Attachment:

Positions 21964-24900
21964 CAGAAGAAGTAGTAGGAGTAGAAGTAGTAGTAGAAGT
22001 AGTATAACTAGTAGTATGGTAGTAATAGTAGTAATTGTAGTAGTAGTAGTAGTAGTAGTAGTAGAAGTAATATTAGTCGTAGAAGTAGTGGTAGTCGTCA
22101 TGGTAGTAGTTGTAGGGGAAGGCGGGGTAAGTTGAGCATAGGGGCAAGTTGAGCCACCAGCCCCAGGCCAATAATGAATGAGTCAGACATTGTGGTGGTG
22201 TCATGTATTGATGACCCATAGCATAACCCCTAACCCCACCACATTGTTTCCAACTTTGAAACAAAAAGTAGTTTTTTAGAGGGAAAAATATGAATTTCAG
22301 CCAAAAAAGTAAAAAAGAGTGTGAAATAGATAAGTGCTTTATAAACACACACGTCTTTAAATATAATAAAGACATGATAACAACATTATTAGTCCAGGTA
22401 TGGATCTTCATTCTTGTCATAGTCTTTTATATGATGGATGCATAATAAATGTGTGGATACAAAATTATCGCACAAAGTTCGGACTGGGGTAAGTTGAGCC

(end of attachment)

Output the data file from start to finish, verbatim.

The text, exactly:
Positions 21964-24900
21964 CAGAAGAAGTAGTAGGAGTAGAAGTAGTAGTAGAAGT
22001 AGTATAACTAGTAGTATGGTAGTAATAGTAGTAATTGTAGTAGTAGTAGTAGTAGTAGTAGTAGAAGTAATATTAGTCGTAGAAGTAGTGGTAGTCGTCA
22101 TGGTAGTAGTTGTAGGGGAAGGCGGGGTAAGTTGAGCATAGGGGCAAGTTGAGCCACCAGCCCCAGGCCAATAATGAATGAGTCAGACATTGTGGTGGTG
22201 TCATGTATTGATGACCCATAGCATAACCCCTAACCCCACCACATTGTTTCCAACTTTGAAACAAAAAGTAGTTTTTTAGAGGGAAAAATATGAATTTCAG
22301 CCAAAAAAGTAAAAAAGAGTGTGAAATAGATAAGTGCTTTATAAACACACACGTCTTTAAATATAATAAAGACATGATAACAACATTATTAGTCCAGGTA
22401 TGGATCTTCATTCTTGTCATAGTCTTTTATATGATGGATGCATAATAAATGTGTGGATACAAAATTATCGCACAAAGTTCGGACTGGGGTAAGTTGAGCC